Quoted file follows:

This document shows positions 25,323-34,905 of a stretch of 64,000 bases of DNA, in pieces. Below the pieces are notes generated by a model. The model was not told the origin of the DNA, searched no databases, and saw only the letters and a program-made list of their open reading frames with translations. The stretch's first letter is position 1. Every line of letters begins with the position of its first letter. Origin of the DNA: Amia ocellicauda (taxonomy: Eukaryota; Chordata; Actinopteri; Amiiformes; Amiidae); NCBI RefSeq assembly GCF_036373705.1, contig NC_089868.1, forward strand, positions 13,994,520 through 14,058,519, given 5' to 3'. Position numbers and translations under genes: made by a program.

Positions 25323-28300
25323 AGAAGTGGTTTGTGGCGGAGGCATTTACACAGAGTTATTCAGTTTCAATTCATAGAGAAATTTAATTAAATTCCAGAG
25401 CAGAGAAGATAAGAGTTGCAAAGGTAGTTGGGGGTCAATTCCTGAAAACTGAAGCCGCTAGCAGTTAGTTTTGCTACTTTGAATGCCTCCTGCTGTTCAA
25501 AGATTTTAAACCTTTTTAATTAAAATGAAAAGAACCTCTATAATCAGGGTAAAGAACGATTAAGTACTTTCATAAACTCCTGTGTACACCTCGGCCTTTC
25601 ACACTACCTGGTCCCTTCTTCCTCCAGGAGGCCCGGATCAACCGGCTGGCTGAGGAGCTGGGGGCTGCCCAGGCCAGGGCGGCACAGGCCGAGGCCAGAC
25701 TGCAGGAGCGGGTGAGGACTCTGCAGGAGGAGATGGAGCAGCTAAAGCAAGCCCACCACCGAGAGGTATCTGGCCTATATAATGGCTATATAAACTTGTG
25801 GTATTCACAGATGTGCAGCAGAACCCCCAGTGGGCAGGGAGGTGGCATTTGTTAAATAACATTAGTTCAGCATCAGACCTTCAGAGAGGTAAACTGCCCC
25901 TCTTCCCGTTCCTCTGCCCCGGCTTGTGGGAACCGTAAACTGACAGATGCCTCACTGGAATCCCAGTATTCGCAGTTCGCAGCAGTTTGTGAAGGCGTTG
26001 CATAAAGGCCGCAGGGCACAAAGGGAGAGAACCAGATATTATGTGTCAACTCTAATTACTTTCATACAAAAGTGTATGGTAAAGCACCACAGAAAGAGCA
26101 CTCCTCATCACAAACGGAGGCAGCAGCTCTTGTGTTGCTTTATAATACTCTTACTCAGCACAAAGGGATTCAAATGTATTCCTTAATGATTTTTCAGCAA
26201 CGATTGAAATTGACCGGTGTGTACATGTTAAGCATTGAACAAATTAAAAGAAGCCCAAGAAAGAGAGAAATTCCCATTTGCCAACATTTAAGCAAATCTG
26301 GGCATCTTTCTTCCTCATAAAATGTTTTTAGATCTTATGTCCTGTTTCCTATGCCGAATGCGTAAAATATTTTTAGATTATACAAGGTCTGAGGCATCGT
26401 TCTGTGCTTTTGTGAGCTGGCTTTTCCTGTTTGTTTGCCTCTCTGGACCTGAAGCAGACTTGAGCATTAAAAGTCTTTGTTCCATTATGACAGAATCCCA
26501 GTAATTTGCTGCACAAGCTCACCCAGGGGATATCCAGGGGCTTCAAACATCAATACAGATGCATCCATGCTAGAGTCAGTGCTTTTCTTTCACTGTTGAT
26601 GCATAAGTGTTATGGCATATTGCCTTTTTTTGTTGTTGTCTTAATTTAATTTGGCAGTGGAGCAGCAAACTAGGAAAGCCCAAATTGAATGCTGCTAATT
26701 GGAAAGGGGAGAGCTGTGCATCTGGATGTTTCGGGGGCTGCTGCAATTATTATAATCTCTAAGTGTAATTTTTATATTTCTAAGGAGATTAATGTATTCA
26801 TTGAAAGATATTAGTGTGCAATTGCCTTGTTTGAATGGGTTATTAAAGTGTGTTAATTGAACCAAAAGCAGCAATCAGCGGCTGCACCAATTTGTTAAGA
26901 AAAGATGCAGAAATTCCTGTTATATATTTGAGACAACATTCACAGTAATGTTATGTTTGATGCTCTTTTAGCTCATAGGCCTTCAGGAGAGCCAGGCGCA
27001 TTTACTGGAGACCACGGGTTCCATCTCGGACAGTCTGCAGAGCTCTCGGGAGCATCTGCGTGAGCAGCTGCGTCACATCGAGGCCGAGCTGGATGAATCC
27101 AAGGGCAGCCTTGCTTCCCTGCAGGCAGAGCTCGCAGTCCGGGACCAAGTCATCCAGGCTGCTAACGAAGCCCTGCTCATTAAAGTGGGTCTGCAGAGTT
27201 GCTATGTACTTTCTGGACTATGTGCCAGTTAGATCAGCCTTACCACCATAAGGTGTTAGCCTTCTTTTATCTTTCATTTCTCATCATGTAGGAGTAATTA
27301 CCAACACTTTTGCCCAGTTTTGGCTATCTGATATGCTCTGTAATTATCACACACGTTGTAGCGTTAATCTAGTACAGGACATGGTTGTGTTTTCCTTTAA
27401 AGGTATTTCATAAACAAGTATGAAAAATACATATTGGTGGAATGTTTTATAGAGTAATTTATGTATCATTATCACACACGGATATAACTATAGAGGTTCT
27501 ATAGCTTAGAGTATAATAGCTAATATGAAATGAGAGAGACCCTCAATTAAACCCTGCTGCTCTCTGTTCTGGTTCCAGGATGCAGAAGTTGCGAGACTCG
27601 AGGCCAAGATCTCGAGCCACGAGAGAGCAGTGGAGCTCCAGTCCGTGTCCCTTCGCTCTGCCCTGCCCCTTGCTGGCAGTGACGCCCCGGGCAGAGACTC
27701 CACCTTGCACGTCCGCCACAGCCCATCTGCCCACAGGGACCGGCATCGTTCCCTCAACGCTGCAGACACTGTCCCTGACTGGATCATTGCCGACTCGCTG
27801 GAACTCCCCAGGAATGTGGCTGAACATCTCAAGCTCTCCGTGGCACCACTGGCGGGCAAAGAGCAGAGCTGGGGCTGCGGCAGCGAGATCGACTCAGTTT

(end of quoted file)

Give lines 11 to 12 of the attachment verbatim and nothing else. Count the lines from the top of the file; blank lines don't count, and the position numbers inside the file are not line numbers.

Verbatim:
26101 CTCCTCATCACAAACGGAGGCAGCAGCTCTTGTGTTGCTTTATAATACTCTTACTCAGCACAAAGGGATTCAAATGTATTCCTTAATGATTTTTCAGCAA
26201 CGATTGAAATTGACCGGTGTGTACATGTTAAGCATTGAACAAATTAAAAGAAGCCCAAGAAAGAGAGAAATTCCCATTTGCCAACATTTAAGCAAATCTG